How I’m Achieving Rapid Gains on a Grown-Up’s Schedule

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I started weight training in high school and enjoyed it immediately.  When I was a teenager I would just lift weights for fun.  If I was awake, even if it was 2am, and I had energy, I figured why not?  But as an adult, it can be harder to stay up on your fitness with jobs, families and all the responsibilities that come with life.

So, since the time I truly started to grow up and have real responsibilities, I’ve gone through stages.  Some stages where I was focused and dedicated to my fitness, others where I fell off on those responsibilities, and mostly many stages of tweaking workout routines to best suit my schedule and precious time.

The Best Routine I’ve Ever Tried

I’m not sure where I came up with the idea.  I remember reading about it, but I cannot remember where, otherwise  I would give credit where it is due.  In any case, I am talking about something called “Training to Failure”.

Now, bear in mind, I’ve been doing this for a little over a month.  I have no idea as to the long-term safety viability of this routine and I am testing it out on my own body without that knowledge, as I often do.  Always consult with your physician before starting any exercise regimen.

How Does My Routine Work?

They say that gains and growth do not come until your muscles are fatigued.  I read somewhere that you don’t know what a workout is until you train to failure, which means you perform as many reps as you can until you just can’t do another.  This appealed to me for two reasons:

  1. I want gains and growth.
  2. I want something simple that I can easily follow.  Training to failure tells me exactly how many reps to do – no guesswork.

See, it’s possible that I have a very short attention span.  In fact, this article is already a little long for me.  That is why things like long distance running never appealed to me.  I get too bored.  It’s also likely why my “Five Minute Rule” is appealing to me.  It fits my makeup.  So, short workouts that I can fit in wherever I have openings in my schedule are right in my wheelhouse.

However, you do not get results without hard work, so I also need something that requires the effort needed to achieve strength gains.  I thought this idea fit both of my major needs, so here is what I came up with for myself.

I identified a few different resistance exercises and scheduled them to no more than two per day.  For each exercise, I would only do one set until I could not do another rep.  That’s it.  Not time consuming and easy for a short attention-spanner like me to squeeze in on the go.  Now, I recommend using resistance bands or cable machines to anyone trying this as training to exhaustion holding barbells over your body can be dangerous if you lose your grip.  I think the reasons why are fairly obvious.

To measure the strength gains, I did not increase the resistance over the course of this period so I could see by how much the max number of reps I could do would increase (or not).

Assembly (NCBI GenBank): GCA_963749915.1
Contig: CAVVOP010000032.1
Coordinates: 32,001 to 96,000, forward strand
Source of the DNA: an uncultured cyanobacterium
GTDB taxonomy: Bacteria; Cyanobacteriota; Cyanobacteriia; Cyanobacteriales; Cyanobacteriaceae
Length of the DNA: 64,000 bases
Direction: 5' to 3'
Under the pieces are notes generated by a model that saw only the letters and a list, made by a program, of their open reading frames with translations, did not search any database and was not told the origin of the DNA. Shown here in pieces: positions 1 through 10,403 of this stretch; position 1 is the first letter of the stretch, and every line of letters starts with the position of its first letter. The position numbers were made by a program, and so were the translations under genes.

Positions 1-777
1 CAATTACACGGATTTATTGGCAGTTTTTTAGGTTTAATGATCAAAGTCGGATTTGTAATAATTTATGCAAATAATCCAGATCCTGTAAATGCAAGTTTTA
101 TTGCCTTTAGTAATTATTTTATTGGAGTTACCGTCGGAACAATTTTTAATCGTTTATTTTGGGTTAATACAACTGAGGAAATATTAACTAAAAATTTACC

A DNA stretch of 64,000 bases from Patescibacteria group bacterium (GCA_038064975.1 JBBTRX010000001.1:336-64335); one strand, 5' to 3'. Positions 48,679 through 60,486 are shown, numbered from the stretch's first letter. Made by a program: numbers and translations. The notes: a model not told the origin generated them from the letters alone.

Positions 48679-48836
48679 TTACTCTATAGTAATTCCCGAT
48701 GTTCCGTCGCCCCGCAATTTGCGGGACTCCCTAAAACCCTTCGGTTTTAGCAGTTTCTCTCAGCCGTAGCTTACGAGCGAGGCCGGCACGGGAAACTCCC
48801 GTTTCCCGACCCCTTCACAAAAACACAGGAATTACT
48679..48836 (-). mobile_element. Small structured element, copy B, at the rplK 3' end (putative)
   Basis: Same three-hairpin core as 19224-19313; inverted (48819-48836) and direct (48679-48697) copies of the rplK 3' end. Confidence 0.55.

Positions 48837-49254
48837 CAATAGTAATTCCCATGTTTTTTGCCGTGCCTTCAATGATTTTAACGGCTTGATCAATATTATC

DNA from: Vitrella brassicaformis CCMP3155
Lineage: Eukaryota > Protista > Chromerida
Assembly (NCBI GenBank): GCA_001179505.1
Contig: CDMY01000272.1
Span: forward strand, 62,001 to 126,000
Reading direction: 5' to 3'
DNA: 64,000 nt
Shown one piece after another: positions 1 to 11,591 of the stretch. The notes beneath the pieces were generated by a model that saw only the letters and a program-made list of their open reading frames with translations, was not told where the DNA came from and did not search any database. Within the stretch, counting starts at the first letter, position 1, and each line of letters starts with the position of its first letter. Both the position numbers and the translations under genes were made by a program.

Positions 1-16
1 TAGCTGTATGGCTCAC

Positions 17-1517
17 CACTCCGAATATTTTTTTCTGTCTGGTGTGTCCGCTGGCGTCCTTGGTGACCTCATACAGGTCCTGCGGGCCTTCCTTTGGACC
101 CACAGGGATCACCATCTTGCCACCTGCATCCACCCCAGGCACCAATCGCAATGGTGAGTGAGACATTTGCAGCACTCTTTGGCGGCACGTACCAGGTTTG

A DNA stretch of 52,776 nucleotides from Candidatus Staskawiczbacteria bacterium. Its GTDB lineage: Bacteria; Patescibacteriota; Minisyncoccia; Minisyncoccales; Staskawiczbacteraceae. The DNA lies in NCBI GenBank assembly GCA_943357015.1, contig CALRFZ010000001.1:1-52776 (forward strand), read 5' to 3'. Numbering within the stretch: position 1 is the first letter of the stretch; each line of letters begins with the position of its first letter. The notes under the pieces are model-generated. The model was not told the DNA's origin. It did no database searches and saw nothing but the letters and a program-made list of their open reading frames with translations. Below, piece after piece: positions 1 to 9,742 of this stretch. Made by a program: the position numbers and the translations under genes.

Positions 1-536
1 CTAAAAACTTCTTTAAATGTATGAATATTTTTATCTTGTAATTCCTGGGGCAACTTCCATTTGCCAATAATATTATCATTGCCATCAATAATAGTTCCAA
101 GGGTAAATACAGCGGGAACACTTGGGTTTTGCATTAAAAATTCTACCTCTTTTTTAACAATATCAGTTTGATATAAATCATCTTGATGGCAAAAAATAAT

One-Month Results

After a month of training in this style, I noticed strength gains I did not know were possible in such a short time.  Here are some of the results:

Exercise Day One Reps Day 33 Reps
Chest Fly 20 36
Overhead Shoulder Press 28 38

As you can see, these results over just a one month time frame are ridiculous.  Interestingly, the chest fly reps increased at a much greater rate than the overhead should reps.  My hypothesis is that while I had been doing shoulder presses for a while before I started this routine, chest flys were a new addition.  In any case, those are spectacular one month results in both cases.

So the verdict is in for me.  I am definitely going to continue with this routine.  I will change up the exercises from time to time as I love to tweak things to perfection, but I love how this routine fits in with my life.  Most days I do one exercise in the morning and one after work.  This fits in seamlessly, does not require me to devote large chunks of my time, and has produced the most rapid gains I have ever experienced.    The future is very exciting indeed.

To whoever inspired this, thank you thank you thank you.

What are your thoughts?  What workout routines work best for you?  Please let me know in the comments below.

Important Safety Note

Lower body exercises like squats may be too intense for some using this type of routine.  There have been times where I have found my heart rate to get pretty high after doing deadlifts to failure and have gotten a little light-headed.  My personal advice is to stop short of your max reps when working your lower body, which recruits more muscles and energy than most upper-body exercises do.

Remember to always consult your physician before starting an exercise program.  Not all exercises are appropriate for everybody.  The results shared here are mine alone.

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